As a kid, one thing is engrained into your head over and over again: don´t talk to strangers. To be fair, this is an invaluable lesson. Strangers can indeed be dangerous, especially to young, impressionable children. While I consider myself somebody who followed this advice fairly closely growing up, I´ve recently learned that this rule doesn´t apply in Norway, especially while cycle touring.
In the north, Tieran and I accepted what we thought was our bleak reality- we were stuck with just each other for the duration of our journey down the country. While most travellers are able to socialize by staying in hostels, like so much else, even hostels hang far above our budget of 150 kroner ($15) between us per day. Thus, we spent the first few weeks of our trip alone and completely unaware of the intense potential of the Norwegian hospitality that surrounded us.
Fast forward to when we reached the south, just short of a town called Molde. We started our day off as we usually did: complete with a classic breakfast of two slices of white bread (which was particularly moldy on this morning, but I nevertheless still ate it) with Nugatti and peanut butter. Then, we started our cycle towards Åfarnes. The crazy part was, Tieran was the grumpy one today, and he hadn´t even eaten the moldy bread. Still, I knew the root of his attitude- we had to somehow travel through two tunnels that strictly forbid cyclists. The alternative to these tunnels would be to cycle 60km out of our way, which would have added an entire day to our already-tight timeframe.
Naturally, we decided that we had to hitchhike, something that my parents always told me not to do, especially as a female (sorry Mom and Dad). While I might not recommend trying it solo at home to any American readers, hitchhiking turned out to be one of the best decisions we made on our trip. Not only was it successful, but we met an extremely kind couple who took us through the tunnels in their camper van, on a hike to some caves, and out to dinner. In addition to the fun we had that day, meeting this couple set a precedent for the trip. After explaining to them that one night in the north we slept in a wet tent wearing wet clothing after it rained, they simply asked us why we hadn´t just knocked on someone´s door to ask for help. We hadn´t even considered this idea in the past, and were perplexed by it. So, after spending what would be our last night sleeping in a waiting room, we took the couple´s advice: ask for help when we need it.
In what feels like a time where neighbors are more afraid of each other than ever, we experienced a different attitude in Norway; one where people we had never met genuinely wanted to help us. Even before we’d explained what we needed help doing, the couple in the camper van, or “bobil” in Norwegian, kept repeating how much they wanted to help us, no matter what. This refreshing sentiment changed the course of our trip. For those who read my last article, you probably recall my somewhat beaten-down attitude from the struggles of beginning such an intense cycle tour. Down south, however, after Tieran and I started reaching out to strangers, all of that negativity morphed into something truly special.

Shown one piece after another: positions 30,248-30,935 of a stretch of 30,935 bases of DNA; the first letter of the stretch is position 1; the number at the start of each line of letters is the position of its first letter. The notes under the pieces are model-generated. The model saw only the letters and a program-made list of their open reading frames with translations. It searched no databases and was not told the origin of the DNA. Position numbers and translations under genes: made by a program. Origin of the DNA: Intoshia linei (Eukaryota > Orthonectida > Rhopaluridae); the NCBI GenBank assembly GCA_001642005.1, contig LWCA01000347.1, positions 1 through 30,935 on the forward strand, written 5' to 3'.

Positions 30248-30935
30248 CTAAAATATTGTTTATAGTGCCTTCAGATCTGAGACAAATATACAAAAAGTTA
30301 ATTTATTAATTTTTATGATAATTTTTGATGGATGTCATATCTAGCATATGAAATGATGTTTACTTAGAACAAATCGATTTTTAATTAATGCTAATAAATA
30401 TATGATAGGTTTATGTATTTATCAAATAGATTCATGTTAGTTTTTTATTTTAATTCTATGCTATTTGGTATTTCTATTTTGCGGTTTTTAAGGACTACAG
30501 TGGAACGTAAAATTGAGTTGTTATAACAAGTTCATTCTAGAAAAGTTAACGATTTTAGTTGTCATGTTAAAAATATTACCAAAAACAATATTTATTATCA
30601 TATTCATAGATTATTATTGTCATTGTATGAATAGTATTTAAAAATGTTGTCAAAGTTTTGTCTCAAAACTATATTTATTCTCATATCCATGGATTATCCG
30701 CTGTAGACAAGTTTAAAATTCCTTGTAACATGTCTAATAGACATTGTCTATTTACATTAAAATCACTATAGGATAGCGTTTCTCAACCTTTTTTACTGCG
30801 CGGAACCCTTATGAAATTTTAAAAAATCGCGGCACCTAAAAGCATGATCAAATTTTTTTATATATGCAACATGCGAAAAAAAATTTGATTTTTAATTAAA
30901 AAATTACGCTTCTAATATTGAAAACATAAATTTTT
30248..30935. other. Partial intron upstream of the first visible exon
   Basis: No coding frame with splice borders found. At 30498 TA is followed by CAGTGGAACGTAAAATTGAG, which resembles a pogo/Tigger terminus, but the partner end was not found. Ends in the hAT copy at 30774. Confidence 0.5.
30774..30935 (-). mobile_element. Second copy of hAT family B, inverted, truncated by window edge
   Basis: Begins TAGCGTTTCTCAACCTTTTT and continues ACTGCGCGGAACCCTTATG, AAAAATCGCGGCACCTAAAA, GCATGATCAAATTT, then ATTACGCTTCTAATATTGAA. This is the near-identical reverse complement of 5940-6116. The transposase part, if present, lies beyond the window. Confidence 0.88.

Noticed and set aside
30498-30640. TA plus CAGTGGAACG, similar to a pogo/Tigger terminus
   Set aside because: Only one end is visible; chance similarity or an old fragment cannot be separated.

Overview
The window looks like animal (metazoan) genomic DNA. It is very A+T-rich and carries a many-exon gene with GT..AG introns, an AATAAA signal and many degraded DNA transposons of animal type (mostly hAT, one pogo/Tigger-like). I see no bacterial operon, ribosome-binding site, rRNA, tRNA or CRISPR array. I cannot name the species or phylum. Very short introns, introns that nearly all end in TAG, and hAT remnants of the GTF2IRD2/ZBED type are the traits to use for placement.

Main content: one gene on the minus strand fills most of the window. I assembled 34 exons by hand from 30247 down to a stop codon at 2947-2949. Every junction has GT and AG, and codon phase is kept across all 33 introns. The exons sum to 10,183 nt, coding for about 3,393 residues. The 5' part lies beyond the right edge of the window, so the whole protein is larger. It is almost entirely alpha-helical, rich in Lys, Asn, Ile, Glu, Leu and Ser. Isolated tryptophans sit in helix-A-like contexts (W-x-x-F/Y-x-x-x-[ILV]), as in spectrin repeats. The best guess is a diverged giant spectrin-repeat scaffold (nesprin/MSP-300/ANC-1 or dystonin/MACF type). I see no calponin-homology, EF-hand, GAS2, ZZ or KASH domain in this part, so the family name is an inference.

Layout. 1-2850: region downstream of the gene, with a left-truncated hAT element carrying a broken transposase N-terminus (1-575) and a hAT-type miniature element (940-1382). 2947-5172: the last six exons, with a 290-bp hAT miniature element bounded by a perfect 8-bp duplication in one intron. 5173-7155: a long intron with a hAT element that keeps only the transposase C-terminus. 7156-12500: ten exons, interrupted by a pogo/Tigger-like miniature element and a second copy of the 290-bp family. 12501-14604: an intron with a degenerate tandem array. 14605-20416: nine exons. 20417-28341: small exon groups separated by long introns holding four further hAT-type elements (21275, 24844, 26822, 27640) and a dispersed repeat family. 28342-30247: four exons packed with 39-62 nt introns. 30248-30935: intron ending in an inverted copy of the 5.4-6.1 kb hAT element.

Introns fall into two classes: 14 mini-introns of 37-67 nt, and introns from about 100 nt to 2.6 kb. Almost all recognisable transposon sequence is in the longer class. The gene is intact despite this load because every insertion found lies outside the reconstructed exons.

After hitchhiking through the tunnels, we spent the next nine out of ten nights with complete strangers. A family in a small town called Dovre hosted us for three nights. We cooked together, went on a hike up a mountain, watched England get defeated in the World Cup and, most of all, talked endlessly and learned about each other. When we left it was emotional; these people who were strangers three nights before now felt like extended family. In Harpefoss, another family let us camp in their backyard and provided us with a much-needed shower, food, and more. In Tretten, a family not only took us in for two nights, but gave us a tour of their dairy farm and took us up to their eighteenth century cabin in the mountains. Finally, the most recent family we met welcomed us with a luxury we hadn’t had since Dovre- actual beds to sleep in.
I’ve learned that it’s funny, the way we view strangers in America. While it isn’t Scandinavia, and therefore doesn’t have the reputation that virtually everything is safer, we still tend to be somewhat suspicious of people that we don’t know. I’d like to think that after this trip I’ll be just as keen to embrace some weary travellers like the lovely people that I met. Maybe it’s a cultural thing, or maybe it’s simply to do with individual attitude. Either way, I now know that somewhere in the world, even if it may be 4,000 miles from where I live, there are people who put their suspicions and doubts aside to help those in need. Perhaps they find us interesting, but beyond that, the people that helped us had nothing to gain. There was nothing in it for them, except maybe that they wanted to learn- learn about other cultures, and people, and maybe even about cycle touring. Maybe this eagerness and openness to learning is why Norway is the successful, thriving country that it is.
There are few things that happen on a regular basis that I’ll remember for the rest of my life, but the kindness bestowed on me by complete strangers in Norway is something that will absolutely stick with me. From now on, when I think about what makes a country truly great, I’ll picture Svein from Dovre, gesturing for us to come inside his home, a big smile on his face and cold water waiting for us on the table.
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